The Men

The Men

The Men

Hated 2008-2011

Sacred Bones

There’s something so downright exhilarating and liberating hearing a band wring every ounce of frustration and pain out of a song, especially when that song is covered in a thick patina of noise, distortion and fuzz. That was the appeal of most of the original punk/hardcore bands, and serves as inspiration to Brooklyn’s The Men on their new compilation Hated: 2008-2011.

Sure, the band reveals a talent for surf on instrumentals like “Captain Ahab” and a haunting take on shoegaze on “Saucy,” as well as experiments with genres as diverse as country and raga, but the throat-shredding early work like “Hated” and “Twist the Knife” will be of interest to fans of that sweet spot when American punk was just on the cusp of hardcore, recalling bands like Boston’s Last Rights. The cover of Paul Collins’ Beat’s “Walking Out on Love” is reminiscent of the early garage punk of Gaunt.

And that sound! Seemingly recorded in the same studio where Guitar Wolf recorded their early material, the earliest songs are drenched in fuzz and distortion, all sounding like the recording needles were lodged permanently in the red. Even when the songs abandon the storm and rage of the early singles, there is still enough grit and noise incorporated into the sounds to defy easy classification.

Hated: 2008-2011 displays a diversity of sounds, and while the closing soothing instrumental “Wasted” might seem miles apart from of the rage of “Ailment,” The Men have showcased a body of work that would be appealing to anyone with an interest in punk or indie music. Whether you want rage and noise or calmer musical explorations, Hated: 2008-2011 rewards further listening and exploration.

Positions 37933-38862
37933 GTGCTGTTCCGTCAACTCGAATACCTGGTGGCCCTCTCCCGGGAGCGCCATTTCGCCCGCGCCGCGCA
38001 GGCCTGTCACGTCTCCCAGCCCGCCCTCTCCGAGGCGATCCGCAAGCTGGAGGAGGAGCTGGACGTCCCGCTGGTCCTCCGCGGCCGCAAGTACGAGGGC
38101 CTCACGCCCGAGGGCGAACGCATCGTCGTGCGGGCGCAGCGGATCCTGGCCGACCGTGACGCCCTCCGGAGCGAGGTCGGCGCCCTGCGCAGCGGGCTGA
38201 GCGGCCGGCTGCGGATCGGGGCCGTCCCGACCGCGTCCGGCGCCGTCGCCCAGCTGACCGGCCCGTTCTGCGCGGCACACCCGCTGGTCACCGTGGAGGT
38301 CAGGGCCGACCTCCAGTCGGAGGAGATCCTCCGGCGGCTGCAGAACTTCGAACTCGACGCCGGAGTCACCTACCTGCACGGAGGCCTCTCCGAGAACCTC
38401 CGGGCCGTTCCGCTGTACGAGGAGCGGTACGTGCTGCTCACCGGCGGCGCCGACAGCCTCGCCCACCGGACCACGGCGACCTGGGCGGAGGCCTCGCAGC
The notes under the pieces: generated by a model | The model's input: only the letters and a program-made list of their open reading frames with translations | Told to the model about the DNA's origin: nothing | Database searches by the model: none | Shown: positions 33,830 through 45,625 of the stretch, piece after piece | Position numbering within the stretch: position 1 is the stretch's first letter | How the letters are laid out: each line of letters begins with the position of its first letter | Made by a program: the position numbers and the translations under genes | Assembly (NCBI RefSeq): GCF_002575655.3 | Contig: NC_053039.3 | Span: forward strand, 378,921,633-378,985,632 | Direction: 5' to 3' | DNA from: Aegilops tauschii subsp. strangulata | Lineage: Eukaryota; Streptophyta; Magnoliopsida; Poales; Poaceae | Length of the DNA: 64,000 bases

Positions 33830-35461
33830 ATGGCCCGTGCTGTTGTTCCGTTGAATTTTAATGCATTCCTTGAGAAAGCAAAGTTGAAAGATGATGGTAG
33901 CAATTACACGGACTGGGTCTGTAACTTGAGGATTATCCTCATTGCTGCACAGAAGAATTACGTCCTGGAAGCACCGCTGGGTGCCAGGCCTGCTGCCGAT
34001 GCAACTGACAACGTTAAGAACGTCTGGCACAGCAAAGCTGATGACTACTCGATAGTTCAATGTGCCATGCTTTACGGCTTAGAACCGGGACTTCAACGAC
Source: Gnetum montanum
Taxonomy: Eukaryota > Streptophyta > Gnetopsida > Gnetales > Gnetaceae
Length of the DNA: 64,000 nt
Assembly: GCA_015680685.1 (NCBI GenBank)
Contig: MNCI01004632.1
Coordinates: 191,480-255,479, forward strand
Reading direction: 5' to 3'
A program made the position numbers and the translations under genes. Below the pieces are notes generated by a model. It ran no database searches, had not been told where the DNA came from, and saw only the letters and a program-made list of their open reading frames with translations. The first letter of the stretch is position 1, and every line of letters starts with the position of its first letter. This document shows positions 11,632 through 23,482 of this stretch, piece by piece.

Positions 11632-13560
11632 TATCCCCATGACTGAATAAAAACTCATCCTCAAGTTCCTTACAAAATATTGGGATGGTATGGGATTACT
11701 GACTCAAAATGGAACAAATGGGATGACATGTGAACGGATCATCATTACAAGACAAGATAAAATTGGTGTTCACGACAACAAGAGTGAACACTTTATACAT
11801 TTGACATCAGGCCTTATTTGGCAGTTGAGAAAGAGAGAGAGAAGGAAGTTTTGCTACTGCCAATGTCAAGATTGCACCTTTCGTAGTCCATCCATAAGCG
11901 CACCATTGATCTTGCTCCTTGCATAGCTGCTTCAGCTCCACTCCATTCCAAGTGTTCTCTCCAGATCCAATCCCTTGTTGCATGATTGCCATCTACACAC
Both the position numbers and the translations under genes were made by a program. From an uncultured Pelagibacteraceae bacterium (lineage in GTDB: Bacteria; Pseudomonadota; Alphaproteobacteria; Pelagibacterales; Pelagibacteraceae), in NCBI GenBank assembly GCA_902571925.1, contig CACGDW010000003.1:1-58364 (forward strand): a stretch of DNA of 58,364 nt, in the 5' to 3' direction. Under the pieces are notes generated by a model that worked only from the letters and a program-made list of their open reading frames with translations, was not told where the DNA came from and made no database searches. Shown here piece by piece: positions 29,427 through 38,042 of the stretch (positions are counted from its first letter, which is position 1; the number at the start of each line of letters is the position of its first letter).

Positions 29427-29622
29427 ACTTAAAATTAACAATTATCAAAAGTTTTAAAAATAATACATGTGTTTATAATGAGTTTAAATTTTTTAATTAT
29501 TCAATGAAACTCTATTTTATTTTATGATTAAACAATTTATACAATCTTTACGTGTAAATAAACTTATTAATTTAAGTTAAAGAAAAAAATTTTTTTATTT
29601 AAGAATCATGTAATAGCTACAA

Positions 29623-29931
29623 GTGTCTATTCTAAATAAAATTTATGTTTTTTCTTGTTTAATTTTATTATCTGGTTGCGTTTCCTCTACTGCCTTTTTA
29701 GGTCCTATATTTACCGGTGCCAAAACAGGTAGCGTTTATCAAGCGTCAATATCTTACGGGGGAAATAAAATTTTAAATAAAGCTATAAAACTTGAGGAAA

Leave a Comment

Your email address will not be published. Required fields are marked with *

Recently on Ink 19...

  • Metallica: The $24.95 Book
    Metallica: The $24.95 Book

    From an underground band that pioneered the thrash metal sound, to arguably the biggest rock act in the new millennium, Metallica has had a long and tumultuous history. Ben Apatoff scours a myriad of sources to catalog this history in his new book.

  • Araceli Lemos
    Araceli Lemos

    Shortly after AFI Fest 2021 wrapped, Generoso spoke at length with director, Araceli Lemos about her award-winning and potent feature debut, Holy Emy. Lemos’s film uses elements of body horror in her story about the exoticization of two Filipina sisters living in Greece and how that exploitation creates a distance between them.

  • Southern Accents 55
    Southern Accents 55

    A woofin’ good time with cuts from Hank Williams, Muddy Waters, Delta Moon and more from KMRD 96.9, Madrid, New Mexico!

  • Rosencrantz and Guildenstern are Dead
    Rosencrantz and Guildenstern are Dead

    Absurdism with a healthy dose of air conditioning.

  • Mixtape 172 :: My Old Bassist
    Mixtape 172 :: My Old Bassist

    Like pre-teens throwing every liquid into the kitchen blender and daring each other to drink the results, Woody and Jeremy fuse all manner of sounds legitimate and profane into some murky concoction that tastes surprisingly good.

  • Demons/Demons 2
    Demons/Demons 2

    Synapse Films reissues Lamberto Bava’s epic ’80s gore-filled movies Demons and Demons 2 in beautiful new editions.

  • Sylvie Courvoisier and Mary Halvorson
    Sylvie Courvoisier and Mary Halvorson

    Searching for the Disappearing Hour (Pyroclastic Records). Review by Bob Pomeroy.

  • Payal Kapadia
    Payal Kapadia

    Earlier this year, director Payal Kapadia was awarded the Oeil d’or (Golden Eye) for best documentary at the 74th Cannes Film Festival for her debut feature, A Night of Knowing Nothing. Lily and Generoso interviewed Kapadia about her poignant film, which employs a hybrid-fiction technique to provide a personal view of the student protests that engulfed Indian colleges and universities during the previous decade.

  • Roger’s and Hammerstein’s Cinderella
    Roger’s and Hammerstein’s Cinderella

    A classic children’s tale re-imagined by America’s greatest composers.

  • Taraka
    Taraka

    Welcome to Paradise Lost (Rage Peace). Review by Bob Pomeroy.

From the Archives